30 elk killed in unethical hunt
On the second day of Montana’s general big game season, dozens of hunters converged on a large herd of elk near Canyon Ferry Reservoir. While many of those hunters took clean shots, some reportedly fired into the herd, shooting at running animals and generally engaging in what many consider to be unethical behavior.
Montana Fish, Wildlife and Parks (FWP) wardens say some 30 elk were killed on Oct. 26, an unknown number were injured and an illegally killed spike bull elk shot and left to waste. Officials also seized a 5x5 bull from one of the shooters.
“Unfortunately a situation like that brings out the worst in unethical hunter behavior,” Warden Sgt. Dave Loewen stated the following day. “If I could emphasize one thing, it’s that type of activity drains local game wardens babysitting elk and unethical hunters. I wouldn’t even consider it hunting.”
According to Warden Justin Feddes, the herd of about 500 elk split and moved between public, private and block-management land (overseen by the state and by landowners) throughout the day as hunters continuously shot at them. As word of the herd spread, more hunters arrived to take part, with some attempting to keep the elk on the flats with their vehicle. The elk were essentially being corralled.
“There were a bunch of cows (female elk) and they were swirling around trying to keep this year’s and last year’s calves in the center,” relayed Betsy Brandborg, who was on her way to a hiking trail near White Gulch when she saw two lines of hunters preparing to fire into the herd. “Where could the elk go? They were trapped.”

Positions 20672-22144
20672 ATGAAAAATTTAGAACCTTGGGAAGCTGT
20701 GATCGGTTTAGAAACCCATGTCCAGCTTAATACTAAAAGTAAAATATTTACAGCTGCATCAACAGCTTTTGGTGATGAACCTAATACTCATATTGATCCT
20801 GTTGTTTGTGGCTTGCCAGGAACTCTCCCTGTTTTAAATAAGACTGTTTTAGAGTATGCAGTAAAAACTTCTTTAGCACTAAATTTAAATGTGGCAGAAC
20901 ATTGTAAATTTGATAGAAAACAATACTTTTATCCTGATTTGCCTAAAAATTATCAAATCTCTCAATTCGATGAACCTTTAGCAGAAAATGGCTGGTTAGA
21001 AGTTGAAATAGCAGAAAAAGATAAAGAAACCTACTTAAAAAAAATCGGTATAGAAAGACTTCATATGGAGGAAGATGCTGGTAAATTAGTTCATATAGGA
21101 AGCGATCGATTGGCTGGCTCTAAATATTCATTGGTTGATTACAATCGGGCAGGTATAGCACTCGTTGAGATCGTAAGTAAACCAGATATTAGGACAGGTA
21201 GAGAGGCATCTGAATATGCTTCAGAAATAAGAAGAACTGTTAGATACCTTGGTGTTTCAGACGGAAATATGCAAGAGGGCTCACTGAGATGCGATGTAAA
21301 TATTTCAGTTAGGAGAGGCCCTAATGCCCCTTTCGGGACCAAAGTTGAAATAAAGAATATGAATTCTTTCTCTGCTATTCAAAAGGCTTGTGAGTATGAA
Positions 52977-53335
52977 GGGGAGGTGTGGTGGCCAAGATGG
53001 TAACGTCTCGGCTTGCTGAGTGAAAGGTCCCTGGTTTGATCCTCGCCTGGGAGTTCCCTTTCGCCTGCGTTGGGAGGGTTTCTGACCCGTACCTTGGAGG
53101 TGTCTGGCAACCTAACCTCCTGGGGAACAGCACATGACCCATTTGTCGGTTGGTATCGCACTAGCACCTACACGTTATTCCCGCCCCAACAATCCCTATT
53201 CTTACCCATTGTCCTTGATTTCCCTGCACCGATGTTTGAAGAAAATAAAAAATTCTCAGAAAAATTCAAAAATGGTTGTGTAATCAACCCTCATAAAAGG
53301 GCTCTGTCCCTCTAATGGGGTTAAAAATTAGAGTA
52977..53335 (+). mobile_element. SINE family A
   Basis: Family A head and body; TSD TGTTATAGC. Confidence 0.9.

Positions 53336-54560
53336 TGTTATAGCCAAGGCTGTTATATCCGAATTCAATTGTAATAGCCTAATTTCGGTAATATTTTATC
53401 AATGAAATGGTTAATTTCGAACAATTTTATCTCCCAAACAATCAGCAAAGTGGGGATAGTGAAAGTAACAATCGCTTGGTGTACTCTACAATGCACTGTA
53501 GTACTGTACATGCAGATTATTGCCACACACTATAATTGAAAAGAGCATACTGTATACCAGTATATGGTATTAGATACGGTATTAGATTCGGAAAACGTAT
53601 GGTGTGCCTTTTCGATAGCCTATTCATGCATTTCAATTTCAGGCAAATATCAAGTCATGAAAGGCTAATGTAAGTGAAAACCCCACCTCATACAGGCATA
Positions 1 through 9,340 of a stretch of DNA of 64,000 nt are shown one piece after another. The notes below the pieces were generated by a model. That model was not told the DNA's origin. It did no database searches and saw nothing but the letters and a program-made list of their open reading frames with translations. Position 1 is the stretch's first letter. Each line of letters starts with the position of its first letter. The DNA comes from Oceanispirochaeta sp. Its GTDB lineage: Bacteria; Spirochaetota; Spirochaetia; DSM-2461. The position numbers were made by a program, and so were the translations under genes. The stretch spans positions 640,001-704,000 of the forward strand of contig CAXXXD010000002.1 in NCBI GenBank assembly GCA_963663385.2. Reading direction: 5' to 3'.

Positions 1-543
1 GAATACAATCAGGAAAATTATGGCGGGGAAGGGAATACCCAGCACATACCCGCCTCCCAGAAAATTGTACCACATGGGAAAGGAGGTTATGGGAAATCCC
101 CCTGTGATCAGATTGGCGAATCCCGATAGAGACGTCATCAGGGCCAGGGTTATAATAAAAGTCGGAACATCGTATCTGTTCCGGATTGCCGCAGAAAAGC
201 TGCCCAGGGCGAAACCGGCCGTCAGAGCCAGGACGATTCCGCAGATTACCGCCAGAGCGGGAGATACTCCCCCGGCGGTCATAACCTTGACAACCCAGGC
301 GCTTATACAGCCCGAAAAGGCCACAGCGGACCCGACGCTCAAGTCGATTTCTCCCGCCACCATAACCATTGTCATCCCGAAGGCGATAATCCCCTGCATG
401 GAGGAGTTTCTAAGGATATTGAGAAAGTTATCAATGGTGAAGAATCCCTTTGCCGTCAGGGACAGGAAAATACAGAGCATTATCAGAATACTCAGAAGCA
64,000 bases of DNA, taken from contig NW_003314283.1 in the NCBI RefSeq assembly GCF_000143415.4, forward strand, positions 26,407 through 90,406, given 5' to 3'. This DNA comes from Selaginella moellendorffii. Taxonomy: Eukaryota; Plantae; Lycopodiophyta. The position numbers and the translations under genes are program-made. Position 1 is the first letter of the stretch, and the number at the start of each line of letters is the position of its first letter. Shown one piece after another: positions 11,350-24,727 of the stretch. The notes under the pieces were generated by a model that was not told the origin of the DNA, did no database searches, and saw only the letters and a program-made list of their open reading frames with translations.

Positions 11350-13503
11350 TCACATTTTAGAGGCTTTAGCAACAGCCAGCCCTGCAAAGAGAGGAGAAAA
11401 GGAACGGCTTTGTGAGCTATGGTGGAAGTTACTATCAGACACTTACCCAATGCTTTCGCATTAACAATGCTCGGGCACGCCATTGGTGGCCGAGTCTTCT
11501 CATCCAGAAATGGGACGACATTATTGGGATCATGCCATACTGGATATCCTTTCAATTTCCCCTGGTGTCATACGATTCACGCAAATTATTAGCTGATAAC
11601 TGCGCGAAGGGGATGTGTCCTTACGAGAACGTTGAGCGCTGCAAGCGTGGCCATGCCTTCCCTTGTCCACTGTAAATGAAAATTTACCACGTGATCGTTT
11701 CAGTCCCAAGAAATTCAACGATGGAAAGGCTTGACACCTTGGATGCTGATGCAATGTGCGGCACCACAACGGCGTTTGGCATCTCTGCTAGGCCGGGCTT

Local landowner and outfitter Kelly Flynn told the Helena Independent Record that he saw a large number of vehicles parked in the area, and believes that the hunters were using cellphones to coordinate the hunt.
Montana Code 87-6-405 addresses the use of vehicles while hunting. According to the code: the “use of a self-propelled vehicle to intentionally concentrate, drive, rally, stir up, or harass wildlife, except predators of this state,” is unlawful.
As it is, however, proving that hunters are intentionally using vehicles to herd animals is difficult, said Warden Justin Hawkaluck.
By the end of the day, three hunters were issued citations.
Robert B. McCaslin and Brett Gene McMurphey, of Great Falls, were both cited for hunting big game without landowner permission. Feddes confirmed that those citations occurred on private land that was not open to public hunting. Kenneth S. Garrison, of East Helena, was cited for failing to obtain landowner permission on the Hensley Block Management Area. According to the citation, wardens also seized a 5x5 bull elk from Garrison.
All three hunters were ordered to appear in Broadwater County Justice Court. The citations carried a $170 bond.
Feddes also said that the wardens issued numerous verbal warnings.
“We issued a whole lot of verbal warnings,” Feddes added. “It’s a drain with three of us up there all day long tying us all down.”
When resources are directed towards monitoring hunters in a specific area, wardens are unable to patrol the rest of their territory. This leaves room for other illegal activities such as poaching.
Events like what transpired over opening weekend ultimately give hunters a bad name, noted Kelly Flynn, who also caught trespassers on his land, but chose not to prosecute.
Sadly, the mob mentality of hunters when they surround elk on the flats is something that he has seen in the past.
“People seem to lose some of their common sense when there’s that many elk that close,” Flynn said. “It’s difficult to watch, and I’ve talked to several people who did see it and said it was as ugly as it could possibly be.”